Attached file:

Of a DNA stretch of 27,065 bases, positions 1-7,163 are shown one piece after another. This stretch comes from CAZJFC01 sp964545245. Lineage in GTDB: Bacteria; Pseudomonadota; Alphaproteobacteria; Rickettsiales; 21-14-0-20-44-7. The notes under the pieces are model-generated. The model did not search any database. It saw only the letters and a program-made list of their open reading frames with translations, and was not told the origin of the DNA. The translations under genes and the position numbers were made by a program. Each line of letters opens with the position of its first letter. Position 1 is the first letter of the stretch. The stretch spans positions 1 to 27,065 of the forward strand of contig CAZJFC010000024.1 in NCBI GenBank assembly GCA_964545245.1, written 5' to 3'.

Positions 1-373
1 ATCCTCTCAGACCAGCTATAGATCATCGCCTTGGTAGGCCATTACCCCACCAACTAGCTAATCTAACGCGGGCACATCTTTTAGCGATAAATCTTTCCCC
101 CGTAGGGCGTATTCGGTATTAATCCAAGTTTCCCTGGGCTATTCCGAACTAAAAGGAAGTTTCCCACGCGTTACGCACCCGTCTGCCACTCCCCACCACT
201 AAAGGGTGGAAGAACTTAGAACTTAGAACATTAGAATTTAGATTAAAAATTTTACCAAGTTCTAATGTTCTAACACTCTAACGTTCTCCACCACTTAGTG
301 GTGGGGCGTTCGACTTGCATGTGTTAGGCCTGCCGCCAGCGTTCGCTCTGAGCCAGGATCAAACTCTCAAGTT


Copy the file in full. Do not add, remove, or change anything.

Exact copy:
Of a DNA stretch of 27,065 bases, positions 1-7,163 are shown one piece after another. This stretch comes from CAZJFC01 sp964545245. Lineage in GTDB: Bacteria; Pseudomonadota; Alphaproteobacteria; Rickettsiales; 21-14-0-20-44-7. The notes under the pieces are model-generated. The model did not search any database. It saw only the letters and a program-made list of their open reading frames with translations, and was not told the origin of the DNA. The translations under genes and the position numbers were made by a program. Each line of letters opens with the position of its first letter. Position 1 is the first letter of the stretch. The stretch spans positions 1 to 27,065 of the forward strand of contig CAZJFC010000024.1 in NCBI GenBank assembly GCA_964545245.1, written 5' to 3'.

Positions 1-373
1 ATCCTCTCAGACCAGCTATAGATCATCGCCTTGGTAGGCCATTACCCCACCAACTAGCTAATCTAACGCGGGCACATCTTTTAGCGATAAATCTTTCCCC
101 CGTAGGGCGTATTCGGTATTAATCCAAGTTTCCCTGGGCTATTCCGAACTAAAAGGAAGTTTCCCACGCGTTACGCACCCGTCTGCCACTCCCCACCACT
201 AAAGGGTGGAAGAACTTAGAACTTAGAACATTAGAATTTAGATTAAAAATTTTACCAAGTTCTAATGTTCTAACACTCTAACGTTCTCCACCACTTAGTG
301 GTGGGGCGTTCGACTTGCATGTGTTAGGCCTGCCGCCAGCGTTCGCTCTGAGCCAGGATCAAACTCTCAAGTT